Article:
Sunday 25 November 2018

A Private View: Chapter by Chapter: 3, 4

  • For so apparently metropolitan a writer suburbia exerts a curious lure. Lewis Percy was Brookner's explicitly 'suburban novel'. In other works - Visitors - the areas beyond the centre are foci for nostalgia and a sense of lost authenticity. In A Private View, Bland's London home, by comparison with his dreams of the past, seems 'flimsy, meretricious, unconvincing'.
  • The encounters with Katy Gibb in her differing guises - hippy, waif, courtesan - crackle with energy. Brookner hates her but is fascinated. The private view is under way.
  • Reading Brookner is an education in looking. Some might say she interprets too much from characters' outward appearances. But one would counter-argue that Brookner the art critic is at work - looking, looking, looking, and missing nothing. As a child, she said, she was very good at looking.
  • Bland isn't Brookner, but she sneaks in little details. He has, for example, large hands. Anita Brookner, one notices, also had large hands.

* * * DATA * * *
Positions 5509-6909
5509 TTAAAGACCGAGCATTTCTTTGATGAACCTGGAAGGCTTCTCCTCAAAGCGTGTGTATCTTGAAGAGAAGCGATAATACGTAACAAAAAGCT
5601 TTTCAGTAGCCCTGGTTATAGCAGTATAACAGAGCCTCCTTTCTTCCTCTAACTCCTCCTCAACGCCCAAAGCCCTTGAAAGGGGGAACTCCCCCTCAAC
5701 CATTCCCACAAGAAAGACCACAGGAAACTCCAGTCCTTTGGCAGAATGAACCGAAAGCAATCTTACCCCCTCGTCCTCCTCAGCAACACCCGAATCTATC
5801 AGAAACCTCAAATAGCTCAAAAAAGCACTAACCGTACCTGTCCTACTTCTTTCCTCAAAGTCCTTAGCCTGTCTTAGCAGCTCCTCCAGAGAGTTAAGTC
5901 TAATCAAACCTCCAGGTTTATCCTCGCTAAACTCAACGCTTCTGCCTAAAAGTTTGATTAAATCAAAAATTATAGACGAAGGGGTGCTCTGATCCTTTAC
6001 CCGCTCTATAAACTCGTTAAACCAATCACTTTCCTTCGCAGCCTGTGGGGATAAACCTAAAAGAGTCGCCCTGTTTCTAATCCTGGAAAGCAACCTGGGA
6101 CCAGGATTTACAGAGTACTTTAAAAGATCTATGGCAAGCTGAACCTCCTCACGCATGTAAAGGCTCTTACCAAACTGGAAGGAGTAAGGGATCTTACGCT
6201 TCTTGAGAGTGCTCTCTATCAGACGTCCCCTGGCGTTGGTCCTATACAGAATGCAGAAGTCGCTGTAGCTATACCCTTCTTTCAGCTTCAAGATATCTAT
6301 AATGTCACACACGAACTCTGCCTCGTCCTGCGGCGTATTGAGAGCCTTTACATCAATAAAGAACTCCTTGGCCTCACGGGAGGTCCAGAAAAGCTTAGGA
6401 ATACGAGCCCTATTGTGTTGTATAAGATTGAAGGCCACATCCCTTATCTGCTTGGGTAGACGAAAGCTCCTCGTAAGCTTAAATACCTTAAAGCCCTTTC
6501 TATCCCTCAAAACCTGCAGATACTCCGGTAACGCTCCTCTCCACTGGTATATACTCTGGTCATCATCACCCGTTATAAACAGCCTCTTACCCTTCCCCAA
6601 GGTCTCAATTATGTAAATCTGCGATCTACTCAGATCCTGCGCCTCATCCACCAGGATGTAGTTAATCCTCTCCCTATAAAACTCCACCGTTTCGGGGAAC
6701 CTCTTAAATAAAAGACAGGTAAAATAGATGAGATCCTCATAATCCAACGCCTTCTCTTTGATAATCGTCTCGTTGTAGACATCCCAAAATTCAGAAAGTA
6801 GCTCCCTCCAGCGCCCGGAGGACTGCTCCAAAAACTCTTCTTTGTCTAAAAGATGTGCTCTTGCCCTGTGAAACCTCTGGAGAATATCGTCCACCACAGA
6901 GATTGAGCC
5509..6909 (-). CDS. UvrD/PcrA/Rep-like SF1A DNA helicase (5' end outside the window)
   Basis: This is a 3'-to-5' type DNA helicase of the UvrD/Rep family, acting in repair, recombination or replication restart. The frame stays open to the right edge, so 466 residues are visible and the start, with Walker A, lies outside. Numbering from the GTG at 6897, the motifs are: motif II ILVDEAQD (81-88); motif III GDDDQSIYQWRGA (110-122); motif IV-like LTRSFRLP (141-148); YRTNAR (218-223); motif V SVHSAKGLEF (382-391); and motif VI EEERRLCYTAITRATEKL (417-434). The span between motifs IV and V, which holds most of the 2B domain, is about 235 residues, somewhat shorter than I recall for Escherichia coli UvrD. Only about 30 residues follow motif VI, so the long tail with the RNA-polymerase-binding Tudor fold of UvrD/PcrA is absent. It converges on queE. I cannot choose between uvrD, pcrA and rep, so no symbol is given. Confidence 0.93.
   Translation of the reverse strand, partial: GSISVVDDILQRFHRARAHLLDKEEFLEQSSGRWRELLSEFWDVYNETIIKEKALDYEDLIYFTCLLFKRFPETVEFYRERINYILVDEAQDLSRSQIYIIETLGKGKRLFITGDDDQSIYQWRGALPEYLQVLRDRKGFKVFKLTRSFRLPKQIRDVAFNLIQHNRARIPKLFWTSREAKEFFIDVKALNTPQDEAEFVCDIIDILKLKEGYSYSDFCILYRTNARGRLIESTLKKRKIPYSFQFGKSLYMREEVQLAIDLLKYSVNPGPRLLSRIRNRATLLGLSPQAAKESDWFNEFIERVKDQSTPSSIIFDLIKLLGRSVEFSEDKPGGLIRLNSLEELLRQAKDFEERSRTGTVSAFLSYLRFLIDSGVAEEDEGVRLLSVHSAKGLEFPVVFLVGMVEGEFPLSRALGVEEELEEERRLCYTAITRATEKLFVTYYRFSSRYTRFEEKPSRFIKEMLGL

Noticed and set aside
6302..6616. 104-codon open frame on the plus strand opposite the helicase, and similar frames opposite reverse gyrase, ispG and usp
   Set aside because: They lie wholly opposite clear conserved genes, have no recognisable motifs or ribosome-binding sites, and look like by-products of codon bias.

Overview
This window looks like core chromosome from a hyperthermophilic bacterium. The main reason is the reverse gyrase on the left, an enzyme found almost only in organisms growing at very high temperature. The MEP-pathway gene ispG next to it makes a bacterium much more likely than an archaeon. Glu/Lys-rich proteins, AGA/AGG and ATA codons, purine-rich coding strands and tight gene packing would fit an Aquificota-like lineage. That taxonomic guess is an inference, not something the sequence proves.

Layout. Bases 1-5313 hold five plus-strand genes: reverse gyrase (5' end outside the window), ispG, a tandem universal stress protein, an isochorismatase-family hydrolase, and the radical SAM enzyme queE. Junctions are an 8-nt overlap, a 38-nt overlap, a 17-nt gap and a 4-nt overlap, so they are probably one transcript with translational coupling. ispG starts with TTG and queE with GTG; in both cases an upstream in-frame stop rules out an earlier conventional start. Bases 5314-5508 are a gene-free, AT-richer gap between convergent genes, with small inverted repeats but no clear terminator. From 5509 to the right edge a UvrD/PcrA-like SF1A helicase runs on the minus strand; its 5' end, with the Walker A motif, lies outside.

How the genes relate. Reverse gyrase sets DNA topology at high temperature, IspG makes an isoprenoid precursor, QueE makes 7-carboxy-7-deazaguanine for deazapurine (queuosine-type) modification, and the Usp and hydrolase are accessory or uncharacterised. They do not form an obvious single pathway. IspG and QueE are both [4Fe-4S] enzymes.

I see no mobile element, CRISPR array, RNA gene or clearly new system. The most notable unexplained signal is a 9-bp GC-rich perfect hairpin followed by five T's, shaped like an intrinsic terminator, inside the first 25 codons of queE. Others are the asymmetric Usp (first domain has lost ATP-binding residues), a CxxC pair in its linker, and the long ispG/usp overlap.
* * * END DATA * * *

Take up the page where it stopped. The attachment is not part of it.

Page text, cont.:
• By chapter 4, Bland is 'near the edge'. His condition is persuasively depicted. As readers of this blog will know, A. N. Wilson in his Daily Mail obituary of Brookner recounted an incident at a party in the 1990s. Brookner was in her sixties; the host was twenty years younger and, Wilson claims, the object of Brookner's love. At one point she disappeared from the party. Wilson found her upstairs, sitting alone on the host's bed, among the guests' coats. She looked quite abject. It was, he thought, the closest she would ever come to the man's bed. An indiscreet, even a shocking anecdote. But it shows us that the likes of A Private View (1994) may well not concern emotion recollected in tranquillity, but instead may have been written in the very thick of the action.

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